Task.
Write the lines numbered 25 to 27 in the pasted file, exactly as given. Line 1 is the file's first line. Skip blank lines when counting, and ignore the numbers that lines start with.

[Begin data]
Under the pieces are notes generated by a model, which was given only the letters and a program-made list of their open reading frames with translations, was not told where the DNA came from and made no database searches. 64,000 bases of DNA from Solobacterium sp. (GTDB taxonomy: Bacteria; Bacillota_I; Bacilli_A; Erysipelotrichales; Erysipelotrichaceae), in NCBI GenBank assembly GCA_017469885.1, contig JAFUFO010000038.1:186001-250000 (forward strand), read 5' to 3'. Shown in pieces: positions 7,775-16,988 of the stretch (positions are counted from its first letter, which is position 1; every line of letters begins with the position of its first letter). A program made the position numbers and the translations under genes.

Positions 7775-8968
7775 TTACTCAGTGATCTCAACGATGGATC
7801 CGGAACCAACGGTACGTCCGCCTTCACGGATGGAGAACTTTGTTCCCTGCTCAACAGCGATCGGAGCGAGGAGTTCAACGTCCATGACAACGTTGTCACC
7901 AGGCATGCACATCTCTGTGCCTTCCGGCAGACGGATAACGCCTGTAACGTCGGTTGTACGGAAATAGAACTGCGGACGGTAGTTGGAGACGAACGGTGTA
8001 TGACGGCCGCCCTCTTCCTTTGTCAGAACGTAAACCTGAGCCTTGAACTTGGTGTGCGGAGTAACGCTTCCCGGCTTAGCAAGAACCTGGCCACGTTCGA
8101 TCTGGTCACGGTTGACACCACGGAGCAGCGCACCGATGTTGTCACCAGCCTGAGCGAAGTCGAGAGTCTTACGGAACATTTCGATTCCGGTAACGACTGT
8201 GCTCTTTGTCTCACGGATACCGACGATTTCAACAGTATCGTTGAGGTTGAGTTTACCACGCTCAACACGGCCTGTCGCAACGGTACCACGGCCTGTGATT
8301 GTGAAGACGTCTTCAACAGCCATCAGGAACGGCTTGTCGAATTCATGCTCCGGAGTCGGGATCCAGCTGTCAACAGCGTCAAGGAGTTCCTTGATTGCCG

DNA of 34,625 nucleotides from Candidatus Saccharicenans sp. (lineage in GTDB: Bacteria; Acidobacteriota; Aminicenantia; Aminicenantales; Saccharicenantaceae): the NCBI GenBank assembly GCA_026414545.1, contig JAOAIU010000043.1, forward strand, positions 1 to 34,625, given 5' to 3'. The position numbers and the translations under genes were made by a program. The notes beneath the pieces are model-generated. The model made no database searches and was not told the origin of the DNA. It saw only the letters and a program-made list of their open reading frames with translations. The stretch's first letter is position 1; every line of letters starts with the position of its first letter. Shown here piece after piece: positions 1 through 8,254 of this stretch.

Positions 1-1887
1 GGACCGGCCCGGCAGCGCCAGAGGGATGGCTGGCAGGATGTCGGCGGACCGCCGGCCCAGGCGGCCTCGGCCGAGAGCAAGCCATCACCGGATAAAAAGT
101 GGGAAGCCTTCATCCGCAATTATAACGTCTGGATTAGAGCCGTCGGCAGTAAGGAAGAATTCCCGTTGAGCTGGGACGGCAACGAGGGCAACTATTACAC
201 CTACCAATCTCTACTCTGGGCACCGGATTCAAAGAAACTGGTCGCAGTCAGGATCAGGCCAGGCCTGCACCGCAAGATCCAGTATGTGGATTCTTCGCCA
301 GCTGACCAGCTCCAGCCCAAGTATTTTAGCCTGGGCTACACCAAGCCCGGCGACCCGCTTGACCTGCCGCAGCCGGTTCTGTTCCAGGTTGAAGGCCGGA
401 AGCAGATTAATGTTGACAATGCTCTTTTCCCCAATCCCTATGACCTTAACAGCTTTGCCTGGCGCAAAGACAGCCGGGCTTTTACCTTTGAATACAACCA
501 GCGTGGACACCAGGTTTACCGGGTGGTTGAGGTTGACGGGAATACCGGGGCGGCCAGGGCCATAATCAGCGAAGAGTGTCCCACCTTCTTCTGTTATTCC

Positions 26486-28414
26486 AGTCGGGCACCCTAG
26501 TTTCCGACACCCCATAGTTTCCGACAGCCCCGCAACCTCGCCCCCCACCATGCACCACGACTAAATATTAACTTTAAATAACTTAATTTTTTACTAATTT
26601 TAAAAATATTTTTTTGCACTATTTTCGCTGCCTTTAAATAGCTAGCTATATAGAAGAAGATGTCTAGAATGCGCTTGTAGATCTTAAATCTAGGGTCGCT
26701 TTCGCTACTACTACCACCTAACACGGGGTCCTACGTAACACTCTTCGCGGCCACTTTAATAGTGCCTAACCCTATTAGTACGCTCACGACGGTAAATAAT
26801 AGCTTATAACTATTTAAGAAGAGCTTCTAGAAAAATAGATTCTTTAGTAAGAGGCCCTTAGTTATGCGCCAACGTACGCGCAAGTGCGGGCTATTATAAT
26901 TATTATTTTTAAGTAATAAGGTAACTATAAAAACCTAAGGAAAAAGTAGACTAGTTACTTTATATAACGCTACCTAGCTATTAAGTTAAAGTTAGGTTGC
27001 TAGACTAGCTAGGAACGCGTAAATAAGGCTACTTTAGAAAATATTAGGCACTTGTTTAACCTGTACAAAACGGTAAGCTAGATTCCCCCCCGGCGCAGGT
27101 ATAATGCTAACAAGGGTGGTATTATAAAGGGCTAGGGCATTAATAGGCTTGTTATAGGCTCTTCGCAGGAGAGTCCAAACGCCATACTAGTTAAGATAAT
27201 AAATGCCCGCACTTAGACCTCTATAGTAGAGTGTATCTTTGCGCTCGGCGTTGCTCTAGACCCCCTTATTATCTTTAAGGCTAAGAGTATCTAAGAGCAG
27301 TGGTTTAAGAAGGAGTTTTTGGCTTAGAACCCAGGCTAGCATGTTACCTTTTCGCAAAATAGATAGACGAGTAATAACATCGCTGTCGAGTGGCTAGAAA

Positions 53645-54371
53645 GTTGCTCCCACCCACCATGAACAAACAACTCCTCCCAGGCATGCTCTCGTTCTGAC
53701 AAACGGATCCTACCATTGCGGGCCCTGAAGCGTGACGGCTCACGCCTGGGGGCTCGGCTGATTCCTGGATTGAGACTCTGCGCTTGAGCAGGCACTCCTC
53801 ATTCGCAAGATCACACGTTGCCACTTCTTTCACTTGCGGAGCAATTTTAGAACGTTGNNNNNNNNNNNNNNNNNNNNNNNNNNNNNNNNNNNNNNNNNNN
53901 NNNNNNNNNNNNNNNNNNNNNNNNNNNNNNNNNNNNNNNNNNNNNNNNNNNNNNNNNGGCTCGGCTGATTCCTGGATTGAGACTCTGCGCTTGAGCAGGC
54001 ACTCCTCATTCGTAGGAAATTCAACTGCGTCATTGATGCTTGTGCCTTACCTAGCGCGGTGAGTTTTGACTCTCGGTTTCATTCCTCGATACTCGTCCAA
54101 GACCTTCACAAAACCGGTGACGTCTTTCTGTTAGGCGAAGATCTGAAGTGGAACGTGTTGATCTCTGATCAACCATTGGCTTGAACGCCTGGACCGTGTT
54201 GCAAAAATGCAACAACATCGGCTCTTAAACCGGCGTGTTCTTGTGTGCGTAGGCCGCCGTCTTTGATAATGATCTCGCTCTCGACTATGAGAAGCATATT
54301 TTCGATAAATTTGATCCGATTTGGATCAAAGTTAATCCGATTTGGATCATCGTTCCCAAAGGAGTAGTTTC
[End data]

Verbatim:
27001 TAGACTAGCTAGGAACGCGTAAATAAGGCTACTTTAGAAAATATTAGGCACTTGTTTAACCTGTACAAAACGGTAAGCTAGATTCCCCCCCGGCGCAGGT
27101 ATAATGCTAACAAGGGTGGTATTATAAAGGGCTAGGGCATTAATAGGCTTGTTATAGGCTCTTCGCAGGAGAGTCCAAACGCCATACTAGTTAAGATAAT
27201 AAATGCCCGCACTTAGACCTCTATAGTAGAGTGTATCTTTGCGCTCGGCGTTGCTCTAGACCCCCTTATTATCTTTAAGGCTAAGAGTATCTAAGAGCAG